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WASHINGTON –  The Central and East European Coalition (CEEC) will hold its annual Advocacy Day on Wednesday, April 25, 2012.  The Advocacy Day will include briefings, meetings with Members of Congress, an evening event on Capitol Hill, and a reception.

On Wednesday morning, beginning at 8:30 am, an informative briefing session will take place at the historic Stewart Mott House with presentations on issues of concern to the CEEC’s respective American communities:  Russian influence in Central and Eastern Europe; security concerns; the upcoming NATO summit in Chicago; appropriations programs in the region; Visa Waiver program; human/minority rights, genocide affirmation and historical accuracy; and exchange programs.

During the day-long event, participants in the Advocacy Day will meet with members of the U.S. House of Representatives and Senate and their staffs to discuss key policy issues on the topics outlined above.  Among the planned visits are with the co-chairs of the Congressional Caucus on Central and East Europe, Congressmen Thaddeus McCotter (R-MI) and Daniel Lipinski (D-IL).  The Caucus is committed to enhancing relations between the United States and Central and Eastern Europe.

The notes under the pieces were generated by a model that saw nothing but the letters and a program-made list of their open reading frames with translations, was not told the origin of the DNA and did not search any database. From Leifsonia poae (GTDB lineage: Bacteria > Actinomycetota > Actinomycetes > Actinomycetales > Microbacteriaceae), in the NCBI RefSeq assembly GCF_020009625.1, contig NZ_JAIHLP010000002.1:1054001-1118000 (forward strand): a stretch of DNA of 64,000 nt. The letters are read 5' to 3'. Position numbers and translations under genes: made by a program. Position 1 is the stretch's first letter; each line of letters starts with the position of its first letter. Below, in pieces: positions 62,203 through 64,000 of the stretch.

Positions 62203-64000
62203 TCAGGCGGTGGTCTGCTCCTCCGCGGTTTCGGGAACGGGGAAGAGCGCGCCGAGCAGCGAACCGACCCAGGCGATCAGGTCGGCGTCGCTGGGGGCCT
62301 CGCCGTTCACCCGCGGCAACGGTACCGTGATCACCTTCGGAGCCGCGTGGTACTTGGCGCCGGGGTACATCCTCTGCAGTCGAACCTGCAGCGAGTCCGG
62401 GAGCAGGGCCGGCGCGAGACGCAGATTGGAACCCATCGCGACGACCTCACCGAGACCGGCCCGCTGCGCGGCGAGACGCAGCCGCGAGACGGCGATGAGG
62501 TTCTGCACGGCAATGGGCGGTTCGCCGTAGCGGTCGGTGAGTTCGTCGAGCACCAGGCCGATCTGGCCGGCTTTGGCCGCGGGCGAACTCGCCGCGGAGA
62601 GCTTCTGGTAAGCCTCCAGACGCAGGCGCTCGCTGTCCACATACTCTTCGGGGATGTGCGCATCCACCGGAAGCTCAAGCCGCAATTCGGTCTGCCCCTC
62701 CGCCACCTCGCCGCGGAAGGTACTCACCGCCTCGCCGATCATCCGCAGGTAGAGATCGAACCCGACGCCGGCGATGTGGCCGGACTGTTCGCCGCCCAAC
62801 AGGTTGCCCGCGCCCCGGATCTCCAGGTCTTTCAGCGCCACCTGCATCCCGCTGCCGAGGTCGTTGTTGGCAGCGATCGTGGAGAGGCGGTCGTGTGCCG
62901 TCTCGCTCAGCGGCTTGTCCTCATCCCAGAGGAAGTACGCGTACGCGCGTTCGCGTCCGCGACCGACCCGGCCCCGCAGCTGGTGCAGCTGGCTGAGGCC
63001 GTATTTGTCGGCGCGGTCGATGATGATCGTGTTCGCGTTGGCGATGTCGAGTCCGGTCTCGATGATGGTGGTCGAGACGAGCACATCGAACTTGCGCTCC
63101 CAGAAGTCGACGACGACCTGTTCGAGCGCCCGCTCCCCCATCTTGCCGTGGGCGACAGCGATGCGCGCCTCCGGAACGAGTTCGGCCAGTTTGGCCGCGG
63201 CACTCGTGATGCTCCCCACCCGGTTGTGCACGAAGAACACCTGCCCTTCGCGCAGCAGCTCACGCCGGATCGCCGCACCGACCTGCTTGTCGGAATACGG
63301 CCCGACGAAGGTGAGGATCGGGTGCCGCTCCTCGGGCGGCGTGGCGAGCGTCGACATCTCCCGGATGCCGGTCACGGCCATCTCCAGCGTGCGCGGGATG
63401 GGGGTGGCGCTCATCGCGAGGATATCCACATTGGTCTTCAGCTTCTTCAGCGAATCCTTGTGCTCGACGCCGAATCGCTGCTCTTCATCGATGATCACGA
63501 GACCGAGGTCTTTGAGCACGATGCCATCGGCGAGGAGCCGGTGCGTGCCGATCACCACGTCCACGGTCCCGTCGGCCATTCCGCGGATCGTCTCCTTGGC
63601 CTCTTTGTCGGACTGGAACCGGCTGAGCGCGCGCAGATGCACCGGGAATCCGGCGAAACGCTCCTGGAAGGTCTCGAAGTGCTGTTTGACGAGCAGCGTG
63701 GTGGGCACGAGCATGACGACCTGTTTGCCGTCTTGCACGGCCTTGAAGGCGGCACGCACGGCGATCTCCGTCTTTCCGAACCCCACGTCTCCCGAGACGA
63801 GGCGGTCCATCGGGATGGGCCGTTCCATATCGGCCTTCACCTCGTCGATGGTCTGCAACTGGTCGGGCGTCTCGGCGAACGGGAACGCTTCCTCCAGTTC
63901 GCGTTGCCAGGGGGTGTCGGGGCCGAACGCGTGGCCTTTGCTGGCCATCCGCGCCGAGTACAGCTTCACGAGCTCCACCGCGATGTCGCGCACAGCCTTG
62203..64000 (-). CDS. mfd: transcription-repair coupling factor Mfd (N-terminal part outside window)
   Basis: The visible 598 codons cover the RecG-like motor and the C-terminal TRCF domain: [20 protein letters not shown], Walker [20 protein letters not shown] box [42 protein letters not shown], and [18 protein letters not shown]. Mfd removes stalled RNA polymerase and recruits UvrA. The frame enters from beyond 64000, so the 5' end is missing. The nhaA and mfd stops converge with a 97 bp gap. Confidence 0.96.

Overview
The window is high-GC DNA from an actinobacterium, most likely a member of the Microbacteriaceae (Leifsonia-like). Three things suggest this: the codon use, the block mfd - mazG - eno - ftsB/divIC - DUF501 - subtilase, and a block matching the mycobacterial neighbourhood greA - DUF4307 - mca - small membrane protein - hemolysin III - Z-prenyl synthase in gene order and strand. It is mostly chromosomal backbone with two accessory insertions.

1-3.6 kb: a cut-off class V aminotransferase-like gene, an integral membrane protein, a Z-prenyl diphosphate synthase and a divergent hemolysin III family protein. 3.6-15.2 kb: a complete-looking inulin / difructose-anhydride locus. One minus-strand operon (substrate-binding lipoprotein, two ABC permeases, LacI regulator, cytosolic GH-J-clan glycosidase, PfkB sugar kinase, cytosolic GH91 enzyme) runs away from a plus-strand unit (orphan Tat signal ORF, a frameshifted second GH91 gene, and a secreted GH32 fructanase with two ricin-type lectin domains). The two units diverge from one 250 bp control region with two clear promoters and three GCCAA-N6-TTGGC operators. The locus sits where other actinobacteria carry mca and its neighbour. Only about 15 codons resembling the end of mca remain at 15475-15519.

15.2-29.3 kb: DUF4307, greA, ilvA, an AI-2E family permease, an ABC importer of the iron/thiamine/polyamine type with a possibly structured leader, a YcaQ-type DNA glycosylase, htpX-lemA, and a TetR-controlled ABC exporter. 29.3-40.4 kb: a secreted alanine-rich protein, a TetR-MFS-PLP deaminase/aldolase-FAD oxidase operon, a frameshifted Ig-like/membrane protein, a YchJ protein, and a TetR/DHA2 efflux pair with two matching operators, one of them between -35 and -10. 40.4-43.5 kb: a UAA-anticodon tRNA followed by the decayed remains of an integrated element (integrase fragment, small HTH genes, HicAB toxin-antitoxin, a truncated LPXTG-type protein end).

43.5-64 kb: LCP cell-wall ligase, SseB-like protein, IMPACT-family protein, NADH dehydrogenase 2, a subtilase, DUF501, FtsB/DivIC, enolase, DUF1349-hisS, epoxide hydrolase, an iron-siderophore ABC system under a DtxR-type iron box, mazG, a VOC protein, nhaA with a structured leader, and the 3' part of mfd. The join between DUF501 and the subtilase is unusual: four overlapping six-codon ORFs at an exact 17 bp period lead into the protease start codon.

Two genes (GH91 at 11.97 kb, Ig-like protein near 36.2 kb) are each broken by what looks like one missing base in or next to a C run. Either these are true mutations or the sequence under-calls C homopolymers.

After the Congressional meetings, participants are invited to attend an evening event sponsored by the Armenian Assembly of America to remember the Armenian genocide. The event will take place in the Russell Senate Office Building, and will include invited members of the House and Senate, Advocacy Dayparticipants, and representatives from the communities.

The CEEC encourages the active participation of all our communities in promoting the need for greater U.S. foreign policy engagement in Central and Eastern Europe. Our main policy objectives and goals are outlined in our 2012 Policy Paper, which will be made available soon.

For further information, and to register, please contact the CEEC via email at or by calling (202) 481-3334.

Established in 1994, the Central and East European Coalition is comprised of 18 nationwide organizations, including the Lithuanian American Council, representing more than 20 million Americans who trace their heritage to that part of the world.